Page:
On 26 February we were delighted to host a live discussion featuring participants from our recent “Follow the Money” Workshop in Berlin. Guest speakers from several countries recounted their insights from the two-day event and, more importantly, brought stories and samples from works in progress that draw on their Berlin conversations. A full archive of the Webinar is available to play online. You can also download the slide presentation (pdf).

Andrea Menapace led off the discussion by reviewing the purpose of our "Follow the Money" (FTM) activities. While the Workshop's first practical aim was to share experiences about how tech can add value and what’s really needed to bring change, our more ambitious aim was to find concrete areas for potential new work, and to help spark collaborations with true potential for impact.

Consumers, campaigners and champions of free speech everywhere won a huge victory last week when United States regulators voted in favor of net neutrality rules, reclassifying broadband internet in the U.S. as a "common carriage" service open to all customers.

Practically speaking, that means internet providers cannot impose a "slow lane" or a toll gate on users based on the information or sources they are trying to reach. As law professor Tim Wu, who first coined the term "net neutrality," put it, the rule "… makes it very clear to the phone and cable companies: You can’t block anything. You know, you might not like a website that says Verizon’s too expensive; you can’t block that. … you can't go around and say, 'Hey, if you don’t want to be slowed down, you need to pay us more money' … like kind of a protection scheme."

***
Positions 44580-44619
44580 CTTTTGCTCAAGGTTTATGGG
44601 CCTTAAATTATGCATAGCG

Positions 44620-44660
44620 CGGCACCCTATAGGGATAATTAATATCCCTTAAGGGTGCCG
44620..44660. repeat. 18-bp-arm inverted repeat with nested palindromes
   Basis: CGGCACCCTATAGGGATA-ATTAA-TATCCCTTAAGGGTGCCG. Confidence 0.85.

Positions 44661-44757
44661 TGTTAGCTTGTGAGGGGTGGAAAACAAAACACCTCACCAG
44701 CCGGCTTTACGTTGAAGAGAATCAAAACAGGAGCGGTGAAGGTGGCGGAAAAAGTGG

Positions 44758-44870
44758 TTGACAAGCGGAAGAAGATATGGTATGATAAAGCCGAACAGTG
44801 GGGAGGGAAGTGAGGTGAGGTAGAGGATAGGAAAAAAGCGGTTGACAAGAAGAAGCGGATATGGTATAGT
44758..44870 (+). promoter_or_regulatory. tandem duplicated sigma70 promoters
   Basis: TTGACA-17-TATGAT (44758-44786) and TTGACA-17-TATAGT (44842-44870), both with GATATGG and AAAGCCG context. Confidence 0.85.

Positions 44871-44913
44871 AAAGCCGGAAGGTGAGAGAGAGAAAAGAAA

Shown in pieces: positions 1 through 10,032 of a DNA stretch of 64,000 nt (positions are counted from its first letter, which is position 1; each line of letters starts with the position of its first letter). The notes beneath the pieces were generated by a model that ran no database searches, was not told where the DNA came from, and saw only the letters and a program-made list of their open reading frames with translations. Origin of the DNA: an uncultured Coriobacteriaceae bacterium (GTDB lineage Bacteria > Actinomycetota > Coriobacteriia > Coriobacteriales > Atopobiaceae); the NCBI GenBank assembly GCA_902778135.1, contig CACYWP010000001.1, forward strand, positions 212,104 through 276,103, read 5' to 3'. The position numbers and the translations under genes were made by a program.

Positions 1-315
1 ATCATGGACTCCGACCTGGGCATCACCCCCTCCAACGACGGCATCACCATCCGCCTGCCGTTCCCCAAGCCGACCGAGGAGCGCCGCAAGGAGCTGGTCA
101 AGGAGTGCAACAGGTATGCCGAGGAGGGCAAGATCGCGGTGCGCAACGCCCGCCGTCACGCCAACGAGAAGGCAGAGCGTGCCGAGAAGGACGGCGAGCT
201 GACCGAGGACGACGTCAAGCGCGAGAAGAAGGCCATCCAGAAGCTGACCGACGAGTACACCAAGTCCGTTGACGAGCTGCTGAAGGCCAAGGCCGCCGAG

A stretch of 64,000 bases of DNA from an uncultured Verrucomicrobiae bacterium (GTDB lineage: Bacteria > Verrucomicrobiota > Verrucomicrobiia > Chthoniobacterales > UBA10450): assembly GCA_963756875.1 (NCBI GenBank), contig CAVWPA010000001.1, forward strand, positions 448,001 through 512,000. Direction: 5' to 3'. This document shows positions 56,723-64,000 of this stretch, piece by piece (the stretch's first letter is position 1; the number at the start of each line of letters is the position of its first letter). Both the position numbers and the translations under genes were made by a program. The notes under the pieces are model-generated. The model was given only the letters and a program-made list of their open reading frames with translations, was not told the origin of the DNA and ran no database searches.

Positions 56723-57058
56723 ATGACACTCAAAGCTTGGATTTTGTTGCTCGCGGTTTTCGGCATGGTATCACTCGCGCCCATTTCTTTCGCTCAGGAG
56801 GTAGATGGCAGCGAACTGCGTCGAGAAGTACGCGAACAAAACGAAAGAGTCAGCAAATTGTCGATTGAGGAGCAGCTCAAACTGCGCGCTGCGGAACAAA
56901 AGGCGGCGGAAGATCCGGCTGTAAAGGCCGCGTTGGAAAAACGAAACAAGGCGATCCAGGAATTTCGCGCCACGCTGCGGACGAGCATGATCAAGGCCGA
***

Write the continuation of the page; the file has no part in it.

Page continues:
It was a privilege to help plan and host January’s “Follow the Money Workshop” in Berlin, convened by the Transparency and Accountability Initiative (T/AI) and deftly facilitated by co-organizers Aspiration. Almost half the participants in the T/AI event also had the chance to continue the discussion one day later in a separate gathering of the informal Follow the Money Network.

I saw a community of loosely affiliated groups coalesce around their shared values for the use of public resources, and begin to think together about collaborations to further shared goals.

Last week, my colleague Andrea Menapace and I hosted David McNair from the ONE Campaign and more than two dozen audience participants in a live webinar previewing the upcoming “Follow the Money” Workshop from the Transparency and Accountability Initiative (T/AI). A full archive of the event is available to play online. You can also download the slide presentation (pdf).

Some of the webinar’s best information came from audience members who posted links and descriptions of related projects in the event chat room. We’ve collected many of these “group-sourced” links in an earlier post. Our Workshop—which takes place in Berlin on January 20-21—is being planned to maximize collaboration and information-sharing among peers, so it was especially encouraging to see participants exchanging ideas.